Biological Signs for Celexa’s Long-Term Effects in the Elderly

For mental health professionals, one of the most common and frustrating challenges is matching people who have depression with the most appropriate antidepressant medication. Every case is unique, and the variables that factor into each decision are numerous. All too often, physicians resort to a trial-and-error approach, which at best results in delayed outcomes for the person taking the medication. At worst, the person will become frustrated and end treatment early.

In the geriatric population, the problem of selecting the right antidepressant medication is especially pressing. Elderly people are far more likely to be unresponsive to psychotropic medications. In many cases, comorbid psychological conditions or poor physical health add to the problem of treating elderly depression. For these reasons and more, getting the medication right the first time takes on a greater-than-ordinary level of urgency.

Recently, there have been several studies on the possibility of identifying potential biological markers that can assist in the selection of antidepressant medications. In one such study, elderly individuals with depression underwent magnetic resonance imaging. Researchers were interested in the metabolism rate of glucose in various regions of the brain. These same individuals were then given a single intravenous dose of Celexa (citalopram) and scanned once more. Afterward, each individual was placed on a 12-week regimen of either placebo or Celexa and assessed for depressive symptoms.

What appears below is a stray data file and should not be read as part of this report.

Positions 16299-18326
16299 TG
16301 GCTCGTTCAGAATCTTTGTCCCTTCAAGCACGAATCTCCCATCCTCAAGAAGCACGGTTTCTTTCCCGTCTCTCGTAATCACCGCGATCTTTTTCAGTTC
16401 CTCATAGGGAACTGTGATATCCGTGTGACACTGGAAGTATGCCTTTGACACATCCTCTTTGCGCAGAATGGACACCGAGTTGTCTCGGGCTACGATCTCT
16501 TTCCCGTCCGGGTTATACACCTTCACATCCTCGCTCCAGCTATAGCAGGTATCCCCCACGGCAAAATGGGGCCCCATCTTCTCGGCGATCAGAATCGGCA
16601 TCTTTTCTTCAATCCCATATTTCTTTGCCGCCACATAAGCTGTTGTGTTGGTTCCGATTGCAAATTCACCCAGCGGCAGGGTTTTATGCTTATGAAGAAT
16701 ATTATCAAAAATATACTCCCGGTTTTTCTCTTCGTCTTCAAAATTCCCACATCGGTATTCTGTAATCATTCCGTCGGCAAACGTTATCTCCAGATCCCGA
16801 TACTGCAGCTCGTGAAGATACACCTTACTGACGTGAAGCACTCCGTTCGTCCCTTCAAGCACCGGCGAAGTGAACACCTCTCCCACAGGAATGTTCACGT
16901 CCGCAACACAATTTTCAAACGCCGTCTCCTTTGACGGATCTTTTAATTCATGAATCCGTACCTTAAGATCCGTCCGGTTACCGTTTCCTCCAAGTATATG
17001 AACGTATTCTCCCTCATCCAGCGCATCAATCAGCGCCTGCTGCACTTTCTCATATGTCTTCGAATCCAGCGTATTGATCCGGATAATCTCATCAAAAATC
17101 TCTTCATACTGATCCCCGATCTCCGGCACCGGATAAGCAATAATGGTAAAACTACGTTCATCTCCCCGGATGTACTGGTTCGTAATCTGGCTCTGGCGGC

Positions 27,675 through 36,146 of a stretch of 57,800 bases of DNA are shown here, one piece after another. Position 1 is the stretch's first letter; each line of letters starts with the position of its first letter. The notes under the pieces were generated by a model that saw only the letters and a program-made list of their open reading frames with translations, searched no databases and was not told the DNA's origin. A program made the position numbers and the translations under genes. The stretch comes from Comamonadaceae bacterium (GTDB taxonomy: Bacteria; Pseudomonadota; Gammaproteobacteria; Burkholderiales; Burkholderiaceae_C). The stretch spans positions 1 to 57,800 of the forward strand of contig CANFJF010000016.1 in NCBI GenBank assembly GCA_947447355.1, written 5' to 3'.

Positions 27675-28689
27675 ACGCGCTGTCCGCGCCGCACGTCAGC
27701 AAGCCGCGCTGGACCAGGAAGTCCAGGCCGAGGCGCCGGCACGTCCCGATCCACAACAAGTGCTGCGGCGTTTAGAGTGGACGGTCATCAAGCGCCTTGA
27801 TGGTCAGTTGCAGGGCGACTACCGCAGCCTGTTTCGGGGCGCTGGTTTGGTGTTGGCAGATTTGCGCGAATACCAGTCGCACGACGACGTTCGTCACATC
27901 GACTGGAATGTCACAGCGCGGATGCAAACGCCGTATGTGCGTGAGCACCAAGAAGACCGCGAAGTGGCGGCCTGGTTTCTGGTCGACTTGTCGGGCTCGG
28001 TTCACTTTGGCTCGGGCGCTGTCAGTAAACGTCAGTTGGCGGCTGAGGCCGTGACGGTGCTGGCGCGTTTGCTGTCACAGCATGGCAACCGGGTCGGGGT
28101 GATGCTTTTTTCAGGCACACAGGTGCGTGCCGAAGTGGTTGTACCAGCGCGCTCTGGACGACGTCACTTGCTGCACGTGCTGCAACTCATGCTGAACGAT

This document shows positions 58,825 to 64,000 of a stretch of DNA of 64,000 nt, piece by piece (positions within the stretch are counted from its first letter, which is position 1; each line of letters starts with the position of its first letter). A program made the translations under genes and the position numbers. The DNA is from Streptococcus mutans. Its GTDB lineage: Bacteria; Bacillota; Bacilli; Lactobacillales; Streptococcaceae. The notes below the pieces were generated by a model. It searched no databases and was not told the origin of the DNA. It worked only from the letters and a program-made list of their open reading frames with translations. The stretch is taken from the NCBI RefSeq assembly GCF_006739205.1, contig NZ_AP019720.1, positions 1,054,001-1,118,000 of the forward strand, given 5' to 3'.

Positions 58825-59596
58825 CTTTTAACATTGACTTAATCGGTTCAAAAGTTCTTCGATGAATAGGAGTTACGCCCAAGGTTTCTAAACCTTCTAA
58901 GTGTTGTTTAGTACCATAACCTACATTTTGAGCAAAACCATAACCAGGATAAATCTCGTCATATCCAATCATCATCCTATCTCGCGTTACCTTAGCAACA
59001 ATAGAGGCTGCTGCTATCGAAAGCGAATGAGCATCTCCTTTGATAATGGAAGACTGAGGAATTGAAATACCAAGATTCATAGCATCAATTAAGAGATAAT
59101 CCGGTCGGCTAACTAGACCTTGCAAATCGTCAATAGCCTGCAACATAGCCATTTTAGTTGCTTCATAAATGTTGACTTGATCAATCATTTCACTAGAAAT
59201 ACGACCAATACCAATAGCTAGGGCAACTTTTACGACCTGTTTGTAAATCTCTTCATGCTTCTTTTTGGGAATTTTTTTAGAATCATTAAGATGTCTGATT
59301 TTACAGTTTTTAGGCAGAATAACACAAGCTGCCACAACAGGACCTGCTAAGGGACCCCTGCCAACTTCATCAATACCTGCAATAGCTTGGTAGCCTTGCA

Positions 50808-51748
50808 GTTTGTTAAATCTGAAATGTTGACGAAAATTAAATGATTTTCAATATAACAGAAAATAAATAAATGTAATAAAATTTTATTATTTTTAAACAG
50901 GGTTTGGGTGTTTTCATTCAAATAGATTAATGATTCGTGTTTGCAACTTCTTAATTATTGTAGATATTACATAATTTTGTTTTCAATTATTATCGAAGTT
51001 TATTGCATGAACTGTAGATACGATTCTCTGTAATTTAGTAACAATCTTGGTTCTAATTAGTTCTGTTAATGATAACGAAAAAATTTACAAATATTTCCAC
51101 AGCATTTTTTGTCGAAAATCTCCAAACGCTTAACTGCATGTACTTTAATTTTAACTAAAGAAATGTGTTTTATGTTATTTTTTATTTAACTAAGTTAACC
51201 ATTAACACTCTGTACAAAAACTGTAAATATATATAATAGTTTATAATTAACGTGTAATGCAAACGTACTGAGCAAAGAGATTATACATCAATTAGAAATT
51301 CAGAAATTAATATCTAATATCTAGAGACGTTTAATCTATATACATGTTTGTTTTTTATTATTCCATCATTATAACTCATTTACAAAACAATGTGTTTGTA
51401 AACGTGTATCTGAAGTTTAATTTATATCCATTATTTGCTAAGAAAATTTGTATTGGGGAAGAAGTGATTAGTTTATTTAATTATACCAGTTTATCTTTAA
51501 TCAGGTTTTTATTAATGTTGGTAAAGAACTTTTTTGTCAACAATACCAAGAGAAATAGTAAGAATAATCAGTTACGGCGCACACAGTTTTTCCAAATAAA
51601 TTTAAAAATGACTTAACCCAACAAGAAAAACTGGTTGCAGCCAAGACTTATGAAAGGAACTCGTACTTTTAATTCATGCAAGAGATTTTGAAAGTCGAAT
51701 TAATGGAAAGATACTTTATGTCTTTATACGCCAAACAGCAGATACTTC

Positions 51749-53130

The results of this study were significant: People with lower rates of cerebral glucose metabolism responded more positively to both Celexa and cognitive therapy. Previous studies have suggested that high cerebral glucose metabolism correlates with high anxiety and more profound depression, especially in the elderly.

Magnetic resonance imaging and neurochemical profiles are not practical for use by an attending physician during the medication selection process. However, the findings of this study and others like it are paving a way toward more straightforward tests for probable responsiveness to certain medications. Celexa is a particularly good choice for the elderly, as the side-effect profile is not as worrisome as many other such medications.

If these individuals can be identified from the early stages of treatment as good candidates for Celexa, their outcomes will definitely improve. The isolation of important biological markers will take out much of the guesswork involved in mental health care. Once identified, predictive biological markers will enable physicians to choose the proper medication for each individual, without having to switch medications weeks later.

References:

  1. Citalopram – PubMed Health. (n.d.). National Center for Biotechnology Information. Retrieved from http://www.ncbi.nlm.nih.gov/pubmedhealth/PMH0001041/
  2. Smith, G.S., Workman, C.I., Kramer, E., Hermann, C.R., Ginsberg, R., Yilong, M., Dhawan, V., et al. (2011). The relationship between the acute cerebral metabolic response to citalopram and chronic citalopram treatment outcome. American Journal of Geriatric Psych, 19, (1), 53-63.

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